It'll be one of the most talked about training camp stories this year. The Kansas City Chiefs are absolutely loaded at running back.
Not only do they feature the league's reigning rushing champion in 22-year-old second-year player Kareem Hunt, who broke numerous league and franchise records last year in his professional debut, but they also have a stable of other capable and talented guys who have had success at the NFL level.
Spencer Ware, who was injured in the preseason last year, carried the ball 214 times for 921 yards with three touchdowns in 2016 when he took the league by storm with a fantastic six-game stretch where he racked up 777 total yards from scrimmage to begin the season.
Ware missed most of offseason workouts this year as he continues to recover from his knee injury, but he did do some of the individual periods during minicamp.
"It was pretty tough," Ware recently explained of watching and not being able to participate last year. "It was pretty tough because I'm a team player, so I like to do anything my team likes me to do, and I [couldn't] do anything."
"He's chomping at the bit and this drives him crazy," Chiefs' coach Andy Reid said of Ware during the end of offseason workouts. "You know how he's wired. He wants to do everything, every snap, and he just has to make sure he's all right."
"I get here early and he's in here working," quarterback Patrick Mahomes added of Ware. "He's trying to make sure his body is right. He's trying to get back as fast as possible and to see him and the things he does in the indoor when he's working the trainers—he's grinding, and I'm excited for him."
Along with Ware, the Chiefs also boast another veteran with experience in this offense in Charcandrick West, the former undrafted free agent out of Abilene Christian who has carved out a nice niche for himself as a third-down back.
Last year, West carried the ball 18 times for 72 yards and a couple of touchdowns—adding 27 catches for 150 yards and another two touchdowns in the receiving game as well. West has shown in the past that he can carry the load if needed as well, leading the Chiefs in 2015 with 160 carries for 634 yards and four touchdowns.
Joining those two are a couple of offseason free agent signees with experience in former Miami Dolphin Damien Williams, and former Arizona Cardinal Kerwynn Williams.
Damien was signed by the Dolphins as an undrafted free agent in 2014 and went on to play in 58 games over the next four seasons.
Last year, Damien had 46 carries for 181 yards in 11 games before missing time with a shoulder injury. For his career, he has 85 receptions for 733 yards and six touchdowns to go along with his 133 carries for 477 yards and three touchdowns.
Kerwynn entered the NFL as a seventh-round pick (No. 230 overall) of the Indianapolis Colts in 2013 and appeared in one game that season. He was waived following his rookie campaign and signed with the Arizona Cardinals, where he went on to rush for 971 yards and four touchdowns over his four-year stint with the team.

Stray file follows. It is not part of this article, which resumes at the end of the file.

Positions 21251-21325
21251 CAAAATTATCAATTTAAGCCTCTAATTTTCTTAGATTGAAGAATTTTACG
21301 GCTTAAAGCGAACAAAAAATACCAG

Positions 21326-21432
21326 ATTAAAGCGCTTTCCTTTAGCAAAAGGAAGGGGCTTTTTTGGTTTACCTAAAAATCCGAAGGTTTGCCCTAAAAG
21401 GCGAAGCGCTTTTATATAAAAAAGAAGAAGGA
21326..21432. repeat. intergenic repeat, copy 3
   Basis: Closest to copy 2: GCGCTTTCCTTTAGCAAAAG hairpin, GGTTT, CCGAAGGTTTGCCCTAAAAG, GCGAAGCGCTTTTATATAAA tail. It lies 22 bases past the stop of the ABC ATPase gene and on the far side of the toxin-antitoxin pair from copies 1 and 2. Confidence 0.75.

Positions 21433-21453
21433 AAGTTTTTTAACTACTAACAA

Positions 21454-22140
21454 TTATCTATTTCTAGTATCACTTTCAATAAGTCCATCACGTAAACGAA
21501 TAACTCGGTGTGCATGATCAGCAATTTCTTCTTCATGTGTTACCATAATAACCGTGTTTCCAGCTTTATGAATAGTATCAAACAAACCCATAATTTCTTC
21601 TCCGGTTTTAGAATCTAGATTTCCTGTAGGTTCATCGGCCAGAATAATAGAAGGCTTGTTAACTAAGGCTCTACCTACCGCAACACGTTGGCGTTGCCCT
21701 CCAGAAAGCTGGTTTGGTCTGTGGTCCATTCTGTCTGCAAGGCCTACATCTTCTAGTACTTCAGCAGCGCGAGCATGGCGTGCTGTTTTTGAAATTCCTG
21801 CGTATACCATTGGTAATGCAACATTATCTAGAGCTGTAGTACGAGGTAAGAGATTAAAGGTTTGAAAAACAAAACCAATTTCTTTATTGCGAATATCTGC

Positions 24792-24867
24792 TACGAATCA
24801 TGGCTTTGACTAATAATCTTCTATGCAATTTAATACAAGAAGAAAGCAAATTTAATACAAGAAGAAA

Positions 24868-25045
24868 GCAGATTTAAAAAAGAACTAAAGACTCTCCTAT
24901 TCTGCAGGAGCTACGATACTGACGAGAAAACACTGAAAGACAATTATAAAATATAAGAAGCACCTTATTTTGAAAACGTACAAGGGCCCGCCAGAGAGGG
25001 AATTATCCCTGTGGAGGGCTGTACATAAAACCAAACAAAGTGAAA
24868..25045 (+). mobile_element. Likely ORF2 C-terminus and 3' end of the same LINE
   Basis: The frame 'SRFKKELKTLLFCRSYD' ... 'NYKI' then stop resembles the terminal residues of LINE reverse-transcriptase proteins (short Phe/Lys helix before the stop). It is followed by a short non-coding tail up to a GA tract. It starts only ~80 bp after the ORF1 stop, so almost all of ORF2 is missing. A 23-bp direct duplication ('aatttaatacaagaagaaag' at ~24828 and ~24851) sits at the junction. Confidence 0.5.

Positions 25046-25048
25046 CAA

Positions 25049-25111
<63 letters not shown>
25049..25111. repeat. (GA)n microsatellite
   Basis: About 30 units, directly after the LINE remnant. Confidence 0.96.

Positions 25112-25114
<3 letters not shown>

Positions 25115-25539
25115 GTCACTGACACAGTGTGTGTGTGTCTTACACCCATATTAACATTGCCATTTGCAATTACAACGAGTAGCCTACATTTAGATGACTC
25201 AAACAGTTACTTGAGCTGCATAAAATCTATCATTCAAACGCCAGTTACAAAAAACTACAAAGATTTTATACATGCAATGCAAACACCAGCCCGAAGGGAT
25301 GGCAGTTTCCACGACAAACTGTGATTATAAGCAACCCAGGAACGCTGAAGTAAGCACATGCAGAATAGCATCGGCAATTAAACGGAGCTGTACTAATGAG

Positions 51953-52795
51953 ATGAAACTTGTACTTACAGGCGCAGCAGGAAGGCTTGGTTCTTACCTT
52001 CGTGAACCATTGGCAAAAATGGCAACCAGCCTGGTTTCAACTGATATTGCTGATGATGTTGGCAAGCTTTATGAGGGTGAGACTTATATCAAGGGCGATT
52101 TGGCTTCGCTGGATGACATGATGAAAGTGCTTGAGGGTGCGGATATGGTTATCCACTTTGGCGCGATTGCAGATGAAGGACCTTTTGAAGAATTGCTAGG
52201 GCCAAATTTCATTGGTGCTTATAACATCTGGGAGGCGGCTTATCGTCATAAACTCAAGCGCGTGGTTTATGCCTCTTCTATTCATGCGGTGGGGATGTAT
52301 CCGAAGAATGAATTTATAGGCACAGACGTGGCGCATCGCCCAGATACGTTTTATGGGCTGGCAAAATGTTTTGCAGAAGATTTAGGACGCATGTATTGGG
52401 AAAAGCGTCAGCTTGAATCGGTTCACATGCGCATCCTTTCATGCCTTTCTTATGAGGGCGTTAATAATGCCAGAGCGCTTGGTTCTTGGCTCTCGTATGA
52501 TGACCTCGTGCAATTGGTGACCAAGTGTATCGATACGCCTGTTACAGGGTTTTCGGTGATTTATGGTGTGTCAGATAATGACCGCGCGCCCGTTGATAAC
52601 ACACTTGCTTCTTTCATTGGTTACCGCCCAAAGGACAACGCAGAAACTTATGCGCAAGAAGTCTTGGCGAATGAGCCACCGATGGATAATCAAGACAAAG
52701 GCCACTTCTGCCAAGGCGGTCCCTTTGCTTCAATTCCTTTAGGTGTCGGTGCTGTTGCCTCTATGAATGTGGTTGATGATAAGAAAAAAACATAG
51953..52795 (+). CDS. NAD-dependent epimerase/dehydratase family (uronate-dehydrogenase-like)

Williams was nursing a cracked rib when the Cardinals lost Adrian Peterson to a neck injury last December, forcing the five-year veteran into action. He carried the ball 16 times for 97 yards that Sunday, earning the respect of his teammates in the process.
"I love Kerwynn to death," veteran receiver and future NFL Hall of Famer Larry Fitzgerald said after that game. "He's one of my favorite teammates. He's a guy who is always looked over, always trying to be replaced, always drafted over. He never allows that to affect his psyche, never allows that to affect his preparation. He's a wonderful teammate, and any time he has success, I think everybody just loves seeing him do it."
The Chiefs also boast one of the league's best fullbacks in Anthony Sherman, who also serves as a leader on special teams. While his contributions don't always light up a box score, there's little doubt of Sherman's impact when you spend any time around the team.
As far as the young guys go, the Chiefs also have an intriguing young guy to watch in former LSU running back Darrell Williams, who was one of the top available undrafted players this year. He signed a free agent contract with the Chiefs.
"I just felt like it was the best fit for me," Williams said of his decision to sign to the Chiefs. "They've got a great group of running backs here, and I was going to be able to come in and compete for a spot and try to make the team."
Williams, who had his choice of where to sign, specifically cited his relationship with Chiefs' running backs' coach Deland McCullough, which began with a meeting at the Senior Bowl in Mobile, Alabama, last January, as another reason for his decision.
"I've been talking to him since the Senior Bowl," Williams said of his relationship with McCollough. "The bond we have is one of a kind—it's like he's been coaching me for years. It's just been a great experience."
Last year at LSU in his first season with significant action, Williams (5'10", 225 pounds) averaged 5.7 yards per carry after carrying the ball 145 times for 820 yards with nine touchdowns. He had a total of 176 carries in the three previous seasons combined.
He also finished last season with 23 catches out of the backfield for 331 yards (14.4 ypr), which is impressive for a guy that's mainly noted for his abilities as a North and South runner. Williams also became the first player in LSU history to have at least 100 yards rushing and receiving in the same game (Ole Miss).
With a good mix of veterans who have proven capable of excelling at this level, and some young guys with plenty of talent and ability, it's going to be arguably the most interesting and competitive roster group to watch through training camp and the preseason.